Rather than get right to cutting, I decided to test the barrel's performance. First, I pushed some greased lead slugs through the bore, from each end, in order to break any chips that might have been hanging on the new "gas bleed". Then I assembled some 'beater' and spare parts, and that barrel into a functioning gas-less upper receiver.

I fired it as a manual repeater (no gas block) and accuracy was decent enough with factory ammo - about 1-1/4" at 100 yards, I believe.
Then I installed a cheap aluminum gas block upside-down and backwards, to shut off the gas. (Bottom hole blocked by the gas block. Proper gas port sealed with one of the set screws.)
Worked fine. No change, other than the lack of venting gas.

...And stayed that way, because it was brought to my attention that my golf ball launcher was not considered safe to fire on barrels shorter than 16".

But, for testing what my brother refers to as "The Nutless Wonder", I needed a functioning gas system. So, I dug up a spare gas tube, flipped the gas block back around the right way, and located it so that one of the set screws sealed the extra "gas bleed hole" (which, due to the common methods of manufacturing AR gas blocks, meant that the gas block's gas port was also perfectly aligned with the real gas port).

Test firing went fine, with no signs of gas leaks showing on witness paper that was taped in place specifically for that purpose.

And then off came the gas system, off came the barrel nut, back on went the gas system, and it was ready to go.

But, as you'll see in the video, there's a bit more than the typical amount of gas leakage from the gas block, after it was assembled the last time. I do not believe it to be enough to affect operation of the upper; but it did go from zero leaks to more than average. (I use the terms 'typical amount' and 'more than average' here, because I have seen only two or three ARs that didn't have some leakage at the gas block - even if it was only discovered during disassembly or repair, for some reason.)


Anyway... Bottom line: I don't have money. But I do have parts.
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Old April 22, 2019, 01:47 PM   #22
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Ok I'm of the opinion that as long as the barrel stays center inside the receiver and doesn't "cant" itself to prevent a round from feeding, I believe the weapon will fire until the barrel moves out of alignment with the BCG.

Recoil impulse will cause that to happen eventually but how long it may take is anyone's guess. I'm very interested in the outcome.
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Old April 22, 2019, 02:07 PM   #23
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WARNING: The following post includes experimentation with firearms outside of accepted and reasonable limits. DO NOT ATTEMPT any actions discussed or portrayed in this context. Neither the writer, The Firing Line, nor the staff of TFL assumes any liability for any damage or injury resulting from the use of this information.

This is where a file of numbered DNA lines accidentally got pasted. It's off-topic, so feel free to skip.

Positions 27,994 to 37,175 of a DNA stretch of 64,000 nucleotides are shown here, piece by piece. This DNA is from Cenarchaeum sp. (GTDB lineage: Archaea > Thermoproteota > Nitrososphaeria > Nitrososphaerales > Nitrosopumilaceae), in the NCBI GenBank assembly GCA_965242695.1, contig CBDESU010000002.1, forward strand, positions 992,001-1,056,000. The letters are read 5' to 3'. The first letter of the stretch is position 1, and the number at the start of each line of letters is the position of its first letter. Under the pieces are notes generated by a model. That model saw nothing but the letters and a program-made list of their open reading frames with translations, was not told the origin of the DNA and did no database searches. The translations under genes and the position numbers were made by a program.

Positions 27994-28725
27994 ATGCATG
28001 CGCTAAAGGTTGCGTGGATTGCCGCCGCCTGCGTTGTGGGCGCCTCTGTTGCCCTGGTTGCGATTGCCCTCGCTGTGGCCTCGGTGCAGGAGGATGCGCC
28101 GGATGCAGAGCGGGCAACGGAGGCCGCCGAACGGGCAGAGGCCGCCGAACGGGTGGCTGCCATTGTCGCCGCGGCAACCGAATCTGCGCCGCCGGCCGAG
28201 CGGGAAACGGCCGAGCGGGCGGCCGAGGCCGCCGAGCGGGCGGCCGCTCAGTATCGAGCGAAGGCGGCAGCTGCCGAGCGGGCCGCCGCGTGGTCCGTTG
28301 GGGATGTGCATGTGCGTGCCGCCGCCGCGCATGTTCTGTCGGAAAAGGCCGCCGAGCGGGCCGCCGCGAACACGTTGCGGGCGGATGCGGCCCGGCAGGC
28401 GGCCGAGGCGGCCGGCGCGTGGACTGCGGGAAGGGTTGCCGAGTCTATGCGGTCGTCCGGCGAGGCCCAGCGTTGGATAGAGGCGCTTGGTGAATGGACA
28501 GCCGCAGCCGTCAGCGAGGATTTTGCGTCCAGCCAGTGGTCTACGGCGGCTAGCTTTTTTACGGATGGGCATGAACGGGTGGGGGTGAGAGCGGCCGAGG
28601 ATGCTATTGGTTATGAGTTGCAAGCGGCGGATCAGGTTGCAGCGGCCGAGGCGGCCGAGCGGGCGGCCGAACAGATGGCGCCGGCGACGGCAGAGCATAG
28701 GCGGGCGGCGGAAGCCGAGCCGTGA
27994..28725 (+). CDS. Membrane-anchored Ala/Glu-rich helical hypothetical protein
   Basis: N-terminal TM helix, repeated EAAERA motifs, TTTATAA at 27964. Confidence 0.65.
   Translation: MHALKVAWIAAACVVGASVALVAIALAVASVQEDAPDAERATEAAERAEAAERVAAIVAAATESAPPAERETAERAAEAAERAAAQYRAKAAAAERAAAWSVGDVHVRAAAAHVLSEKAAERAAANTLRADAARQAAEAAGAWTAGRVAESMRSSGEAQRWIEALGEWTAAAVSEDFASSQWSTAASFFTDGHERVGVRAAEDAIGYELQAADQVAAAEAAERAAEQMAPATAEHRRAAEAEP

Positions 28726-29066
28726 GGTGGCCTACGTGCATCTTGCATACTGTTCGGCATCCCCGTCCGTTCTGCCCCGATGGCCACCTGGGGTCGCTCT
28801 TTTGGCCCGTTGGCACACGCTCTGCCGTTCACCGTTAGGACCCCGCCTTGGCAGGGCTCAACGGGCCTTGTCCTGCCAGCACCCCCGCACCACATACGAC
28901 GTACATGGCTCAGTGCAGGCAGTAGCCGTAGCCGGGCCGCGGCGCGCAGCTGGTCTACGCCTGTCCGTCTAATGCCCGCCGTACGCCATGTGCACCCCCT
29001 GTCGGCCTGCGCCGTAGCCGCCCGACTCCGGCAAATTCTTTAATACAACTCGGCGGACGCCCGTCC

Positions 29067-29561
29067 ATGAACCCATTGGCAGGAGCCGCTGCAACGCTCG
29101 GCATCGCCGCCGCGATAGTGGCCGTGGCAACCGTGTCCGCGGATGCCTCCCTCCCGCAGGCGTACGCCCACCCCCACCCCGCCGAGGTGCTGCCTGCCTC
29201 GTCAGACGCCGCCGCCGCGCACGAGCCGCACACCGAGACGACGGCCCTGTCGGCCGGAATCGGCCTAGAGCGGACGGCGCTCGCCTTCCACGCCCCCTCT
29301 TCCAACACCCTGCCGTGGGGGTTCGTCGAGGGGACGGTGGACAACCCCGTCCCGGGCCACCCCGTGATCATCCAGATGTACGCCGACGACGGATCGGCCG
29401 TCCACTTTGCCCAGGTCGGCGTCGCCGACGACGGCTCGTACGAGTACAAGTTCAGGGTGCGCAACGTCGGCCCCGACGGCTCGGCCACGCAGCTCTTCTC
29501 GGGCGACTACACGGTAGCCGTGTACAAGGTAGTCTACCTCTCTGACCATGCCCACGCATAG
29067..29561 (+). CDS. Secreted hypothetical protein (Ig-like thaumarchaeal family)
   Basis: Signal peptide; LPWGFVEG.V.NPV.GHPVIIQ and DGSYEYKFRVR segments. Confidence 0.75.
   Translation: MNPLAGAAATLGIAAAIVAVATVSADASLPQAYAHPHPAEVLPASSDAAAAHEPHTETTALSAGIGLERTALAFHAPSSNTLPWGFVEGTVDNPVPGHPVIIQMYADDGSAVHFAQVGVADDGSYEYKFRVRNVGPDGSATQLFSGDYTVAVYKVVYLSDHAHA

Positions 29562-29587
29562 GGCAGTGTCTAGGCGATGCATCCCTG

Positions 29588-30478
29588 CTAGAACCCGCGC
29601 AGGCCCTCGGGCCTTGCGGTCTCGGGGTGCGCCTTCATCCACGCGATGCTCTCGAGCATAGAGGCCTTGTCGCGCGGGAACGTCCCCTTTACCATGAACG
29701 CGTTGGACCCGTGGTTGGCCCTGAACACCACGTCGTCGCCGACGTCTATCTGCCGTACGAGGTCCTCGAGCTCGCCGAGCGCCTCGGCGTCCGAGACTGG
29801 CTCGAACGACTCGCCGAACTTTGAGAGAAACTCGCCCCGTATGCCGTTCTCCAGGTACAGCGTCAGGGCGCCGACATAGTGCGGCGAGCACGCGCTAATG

The first one finally uploaded:

https://youtu.be/x2pLvIUn2WM

More to come (hopefully in a single video), but they aren't ready yet.
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Old April 22, 2019, 02:48 PM   #24
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WARNING: The following post includes experimentation with firearms outside of accepted and reasonable limits. DO NOT ATTEMPT any actions discussed or portrayed in this context. Neither the writer, The Firing Line, nor the staff of TFL assumes any liability for any damage or injury resulting from the use of this information.

For the record, all persons present for testing had eye and ear protection, the rifle was aimed at a safe backstop, and only two of us were 'exposed' to potential shrapnel for the first three test firings. The rest of the witnesses took cover behind a vehicle.

My video editor is having issues again, and I'm tired of fighting it. So, they'll be individual clips.

Initial test:
https://youtu.be/q8oxAGQHQKw


I'm curious whether anyone believes the bipod being clamped to the barrel (via the gas block) would have a notable impact on the results (primarily its additional mass and support point). -- And, therefore, not provide a result representative of a barrel only held in place by the bolt and upper receiver boss.

(Edit: Moved further discussion of the bipod to a later post, as I had the video order out of sequence in my head. Sorry.)
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Old April 22, 2019, 02:56 PM   #25
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WARNING: The following post includes experimentation with firearms outside of accepted and reasonable limits. DO NOT ATTEMPT any actions discussed or portrayed in this context. Neither the writer, The Firing Line, nor the staff of TFL assumes any liability for any damage or injury resulting from the use of this information.

Second test: https://youtu.be/ysRl5qtGtYo